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Bassenthwaite Lake, a finger of water lying tranquilly under the lofty bulk of Skiddaw, is indelibly linked with the spectacular sight of ospreys swooping over the lake and diving for fish in its waters. This national nature reserve, fringed with a mosaic of reed beds, fen marshland, woodlands and wild flower meadows, is rich in wildlife. A new lottery-funded scheme, Bassenthwaite Reflections, is helping to protect the lake’s vulnerable plant and animal life through community involvement.

The peaceful village of Bassenthwaite, centred on its old inn, nestles in a quiet valley at the north end of the lake. To the south is Mirehouse, an 18th century house and garden with literary links to Tennyson, Coleridge and Wordsworth.

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Things to do

Adventure & Outdoor Activities

And so the adventure begins. Add some thrills to your holiday by fully experiencing everything Cumbria has to offer. Walk, run, climb, swim, get muddy, have fun!

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What's on

 June 2020>
There are a variety of different events happening at Bassenthwaite and the surrounding towns including the Keswick Mountain Festival & the fascinating Blencathra:Life of a mountain.

Click the button below to see what's on during your stay.

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Surrounding Areas

Cycling Whinlatter
Keswick Town

Culture and Heritage

Bassenthwaite lake
The earliest known settlement is at Castle How – an Iron Age hill fort on the western shore of Bassenthwaite Lake.

Christianity arrived early in this area. Saint Kentigern is believed to have preached at Crosthwaite (east of Keswick) in AD 556 and, less than a hundred years later, Saint Bega may have founded the church that bears her name on the shores of Bassenthwaite Lake (although the present church only dates to c. 950 AD).

The village of Bassenthwaite is probably named after the Viking family who settled here after clearing the land of its tree cover. After the Norman Conquest, the Manor of Bassenthwaite became part of the barony of Allerdale administered by the Earls of Egremont. The local inhabitants made a living from farming, fishing, some mining, spinning yarn and weaving cloth. The area was known for the production of a rough-spun, undyed cloth known as ‘Skiddaw Grey’, woven from the fleeces of Herdwick sheep. Over time the processes of cloth production were mechanised in mills – the main one being at Millbeck on the flanks of Skiddaw, where an industrial woollen mill produced large quantities of caps, blankets and flannels for export to slave plantations in the Americas.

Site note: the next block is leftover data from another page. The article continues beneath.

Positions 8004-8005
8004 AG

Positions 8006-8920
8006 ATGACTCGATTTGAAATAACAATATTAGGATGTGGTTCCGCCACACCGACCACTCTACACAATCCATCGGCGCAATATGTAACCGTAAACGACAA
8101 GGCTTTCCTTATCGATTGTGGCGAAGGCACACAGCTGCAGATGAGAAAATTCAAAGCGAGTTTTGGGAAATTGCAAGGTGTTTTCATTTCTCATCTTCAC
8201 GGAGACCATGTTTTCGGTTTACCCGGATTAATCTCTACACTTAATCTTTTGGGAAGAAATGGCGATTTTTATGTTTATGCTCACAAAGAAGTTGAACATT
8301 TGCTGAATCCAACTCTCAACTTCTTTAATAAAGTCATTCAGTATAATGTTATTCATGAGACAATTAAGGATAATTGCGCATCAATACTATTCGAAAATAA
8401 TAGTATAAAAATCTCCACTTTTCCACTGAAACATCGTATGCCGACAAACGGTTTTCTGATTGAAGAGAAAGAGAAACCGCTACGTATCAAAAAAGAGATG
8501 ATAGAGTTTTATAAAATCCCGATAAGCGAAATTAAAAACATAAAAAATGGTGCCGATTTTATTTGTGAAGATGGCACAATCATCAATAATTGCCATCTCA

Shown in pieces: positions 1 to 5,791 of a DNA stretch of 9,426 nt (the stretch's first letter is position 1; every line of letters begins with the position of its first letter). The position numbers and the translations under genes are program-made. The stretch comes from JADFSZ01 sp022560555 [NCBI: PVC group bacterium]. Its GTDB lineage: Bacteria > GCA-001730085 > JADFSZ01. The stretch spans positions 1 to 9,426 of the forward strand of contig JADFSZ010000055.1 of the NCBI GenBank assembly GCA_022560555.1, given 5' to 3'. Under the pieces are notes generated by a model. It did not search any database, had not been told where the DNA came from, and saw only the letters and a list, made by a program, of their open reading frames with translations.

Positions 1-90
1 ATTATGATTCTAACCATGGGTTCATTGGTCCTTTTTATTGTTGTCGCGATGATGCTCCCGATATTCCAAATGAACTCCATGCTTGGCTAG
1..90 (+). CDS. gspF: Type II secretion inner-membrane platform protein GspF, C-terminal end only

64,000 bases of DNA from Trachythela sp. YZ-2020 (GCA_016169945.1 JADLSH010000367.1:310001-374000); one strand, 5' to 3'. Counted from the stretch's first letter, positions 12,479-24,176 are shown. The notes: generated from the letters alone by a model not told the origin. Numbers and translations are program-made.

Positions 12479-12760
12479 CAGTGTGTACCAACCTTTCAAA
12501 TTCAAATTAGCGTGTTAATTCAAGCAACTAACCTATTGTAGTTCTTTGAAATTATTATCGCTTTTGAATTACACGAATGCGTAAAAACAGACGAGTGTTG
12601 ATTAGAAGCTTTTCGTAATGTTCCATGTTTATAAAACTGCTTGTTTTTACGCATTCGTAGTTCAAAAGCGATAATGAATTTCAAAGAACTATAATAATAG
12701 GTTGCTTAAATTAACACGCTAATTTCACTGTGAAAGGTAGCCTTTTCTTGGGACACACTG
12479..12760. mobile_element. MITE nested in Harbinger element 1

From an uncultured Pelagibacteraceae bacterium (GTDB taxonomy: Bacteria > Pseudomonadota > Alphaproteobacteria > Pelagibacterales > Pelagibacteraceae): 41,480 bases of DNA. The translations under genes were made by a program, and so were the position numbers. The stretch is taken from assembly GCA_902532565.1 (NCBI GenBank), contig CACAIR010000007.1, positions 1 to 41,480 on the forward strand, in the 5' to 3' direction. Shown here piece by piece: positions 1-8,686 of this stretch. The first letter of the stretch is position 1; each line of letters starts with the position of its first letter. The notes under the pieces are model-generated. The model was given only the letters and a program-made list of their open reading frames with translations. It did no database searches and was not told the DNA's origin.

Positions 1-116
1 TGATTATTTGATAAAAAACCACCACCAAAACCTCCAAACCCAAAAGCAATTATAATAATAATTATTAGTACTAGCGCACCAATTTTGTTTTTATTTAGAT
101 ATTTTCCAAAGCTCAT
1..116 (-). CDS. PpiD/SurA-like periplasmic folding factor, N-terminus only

Nearby Mirehouse has been owned by the Spedding family since 1802. During the early 19th century, the house became a literary centre for notable poets and writers of the age, including William Wordsworth, Samuel Taylor Coleridge, Robert Southey and Thomas Carlyle. Alfred Tennyson stayed here in 1835 and composed the lines on Excalibur for Morte d’Arthur whilst sitting on the lakeshore.

The arrival of the railway between Penrith and Cockermouth in 1864 heralded the growth of tourism to the area. Victorians came in their droves to admire the wild scenery around Keswick and Bassenthwaite, which had been poetically described by Wordsworth and the other Lake Poets. It was during this era that many hotels and guesthouses were built to accommodate the new visitors.

Glacial waters

The glacial waters of Bassenthwaite and Derwentwater were once joined together as one long lake until river-borne deposits from the rivers Derwent, Greta and Pow Beck silted up the central section to form two separate bodies of water. Both lakes are the shallowest in the Lake District, with an average depth of only 5.5 m (18 ft).

The Bishop of Barf

In 1783 the newly appointed Bishop of Derry was on his way to Whitehaven to take a boat to Ireland. He stopped for the night at an inn beside Bassenthwaite Lake and, after consuming several drinks, wagered that he could ride his pony to the top of Barf, a nearby hill. Halfway up the pony stumbled at a large rock and fell, killing both horse and rider. The large rock (known as Bishop Rock) is painted white in remembrance of this futile act, while at the foot of the slope is another white-painted rock known as The Clerk where the bishop and his pony were buried.

Celtic swords

In the early 1800s, one of the finest Celtic swords ever found in Britain was discovered in a field near Wythop Mill. The sword and its highly decorated sheath are now on display in the British Museum.

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